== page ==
Thursday, April 23, 2009

Bloch, Genicot, and Ray (2008, JET)

The paper's abstract is available at

Consider a village in a developing country where households engage in bilateral insurance schemes with directly connected households (relatives or friends, for example). If a household deviates from the insurance scheme (ie. fails to transfer money to directly connected households that have negative income shocks), the victim household will tell such behavior to connected households who in turn terminate the insurance scheme with the deviating household as a punishment.

The question is what aspects of the household network characterizes a stable household network, that is, a network in which no household has incentive to deviate from the bilateral insurance schemes.

Denote by q the number of links that the victim's information is passed through. For example, q equals two if the victim tells its directly connected households which in turn tell their own directly connected households, but the information does not spread beyond that.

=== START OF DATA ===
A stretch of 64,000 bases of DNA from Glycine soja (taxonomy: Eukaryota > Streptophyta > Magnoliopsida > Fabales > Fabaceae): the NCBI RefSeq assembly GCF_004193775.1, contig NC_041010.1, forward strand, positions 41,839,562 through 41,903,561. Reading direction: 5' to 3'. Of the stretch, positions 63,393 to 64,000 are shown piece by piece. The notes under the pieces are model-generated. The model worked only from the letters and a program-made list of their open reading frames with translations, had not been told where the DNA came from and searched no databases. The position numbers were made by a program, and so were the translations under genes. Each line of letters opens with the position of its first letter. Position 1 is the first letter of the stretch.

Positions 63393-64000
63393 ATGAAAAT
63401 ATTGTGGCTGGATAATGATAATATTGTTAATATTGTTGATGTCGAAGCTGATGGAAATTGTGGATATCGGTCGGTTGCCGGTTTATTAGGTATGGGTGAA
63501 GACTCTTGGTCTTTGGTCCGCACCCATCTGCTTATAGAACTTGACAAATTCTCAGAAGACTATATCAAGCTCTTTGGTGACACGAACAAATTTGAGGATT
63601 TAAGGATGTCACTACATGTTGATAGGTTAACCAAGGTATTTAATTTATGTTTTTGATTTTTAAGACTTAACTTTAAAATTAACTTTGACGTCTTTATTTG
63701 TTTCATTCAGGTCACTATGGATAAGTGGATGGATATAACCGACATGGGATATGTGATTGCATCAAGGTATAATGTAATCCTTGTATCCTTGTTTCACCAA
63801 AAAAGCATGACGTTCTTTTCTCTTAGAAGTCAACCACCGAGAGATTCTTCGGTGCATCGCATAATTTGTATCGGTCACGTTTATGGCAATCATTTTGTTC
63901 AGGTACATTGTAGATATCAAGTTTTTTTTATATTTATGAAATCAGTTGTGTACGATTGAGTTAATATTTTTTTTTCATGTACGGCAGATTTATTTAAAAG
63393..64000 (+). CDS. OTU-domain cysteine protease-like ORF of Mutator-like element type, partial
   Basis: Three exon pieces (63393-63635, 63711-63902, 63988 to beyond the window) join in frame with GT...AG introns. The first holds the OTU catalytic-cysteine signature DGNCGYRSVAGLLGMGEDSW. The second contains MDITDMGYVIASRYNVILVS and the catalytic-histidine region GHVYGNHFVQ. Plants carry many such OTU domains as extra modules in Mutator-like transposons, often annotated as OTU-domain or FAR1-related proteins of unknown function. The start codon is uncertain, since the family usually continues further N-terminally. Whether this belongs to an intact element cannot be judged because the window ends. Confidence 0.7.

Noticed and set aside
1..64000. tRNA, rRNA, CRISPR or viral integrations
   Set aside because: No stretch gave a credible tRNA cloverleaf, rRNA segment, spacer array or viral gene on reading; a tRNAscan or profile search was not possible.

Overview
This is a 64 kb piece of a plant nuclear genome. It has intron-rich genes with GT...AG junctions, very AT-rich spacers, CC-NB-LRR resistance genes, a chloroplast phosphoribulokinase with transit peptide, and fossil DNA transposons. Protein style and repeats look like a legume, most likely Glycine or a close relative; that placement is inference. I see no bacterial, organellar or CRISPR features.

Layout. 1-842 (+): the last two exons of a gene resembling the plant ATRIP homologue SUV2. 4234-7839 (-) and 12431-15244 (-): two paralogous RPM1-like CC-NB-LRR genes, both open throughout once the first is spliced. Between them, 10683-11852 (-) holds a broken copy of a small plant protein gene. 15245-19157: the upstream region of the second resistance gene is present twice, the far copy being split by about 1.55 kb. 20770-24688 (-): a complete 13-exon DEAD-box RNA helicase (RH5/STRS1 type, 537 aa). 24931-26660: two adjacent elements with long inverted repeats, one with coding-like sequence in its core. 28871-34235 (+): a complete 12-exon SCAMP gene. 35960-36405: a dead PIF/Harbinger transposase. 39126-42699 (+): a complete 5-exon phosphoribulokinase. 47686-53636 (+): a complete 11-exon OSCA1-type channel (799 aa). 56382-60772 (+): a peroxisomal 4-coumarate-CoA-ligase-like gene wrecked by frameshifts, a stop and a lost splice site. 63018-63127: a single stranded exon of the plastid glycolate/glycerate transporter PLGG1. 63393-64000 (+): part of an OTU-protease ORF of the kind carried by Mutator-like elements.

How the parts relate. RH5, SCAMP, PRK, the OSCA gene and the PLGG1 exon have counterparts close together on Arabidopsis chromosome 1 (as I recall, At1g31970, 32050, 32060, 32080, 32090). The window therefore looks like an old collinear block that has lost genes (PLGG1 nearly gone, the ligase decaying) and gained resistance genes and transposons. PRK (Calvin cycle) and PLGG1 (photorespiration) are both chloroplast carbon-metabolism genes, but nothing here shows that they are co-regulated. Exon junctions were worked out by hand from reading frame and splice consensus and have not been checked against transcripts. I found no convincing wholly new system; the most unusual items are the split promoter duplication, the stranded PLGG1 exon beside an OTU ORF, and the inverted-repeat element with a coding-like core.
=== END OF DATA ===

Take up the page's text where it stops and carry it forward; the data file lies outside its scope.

Then the stable network is characterized by the maximum length of the smallest cycle connecting any three households in the network being q+2.

Why? Suppose household i fails to transfer money to household j. Household j tells its suffering to its connected households with the path length of less than or equal to q. These informed households cut the link to household i. Since the length of the smallest cycle of any three households in the network is at most q+2, the information from household j reaches all the households with (direct or indirect) links both to i and j. As a result, household j will be cut off from the network that includes household i, by deviating from the insurance scheme. A smaller network yields a lower payoff (intuitively, pooling income risk among more households provides better insurance against negative income shocks). Therefore, household i has no incentive to deviate, which means that the household network is stable.

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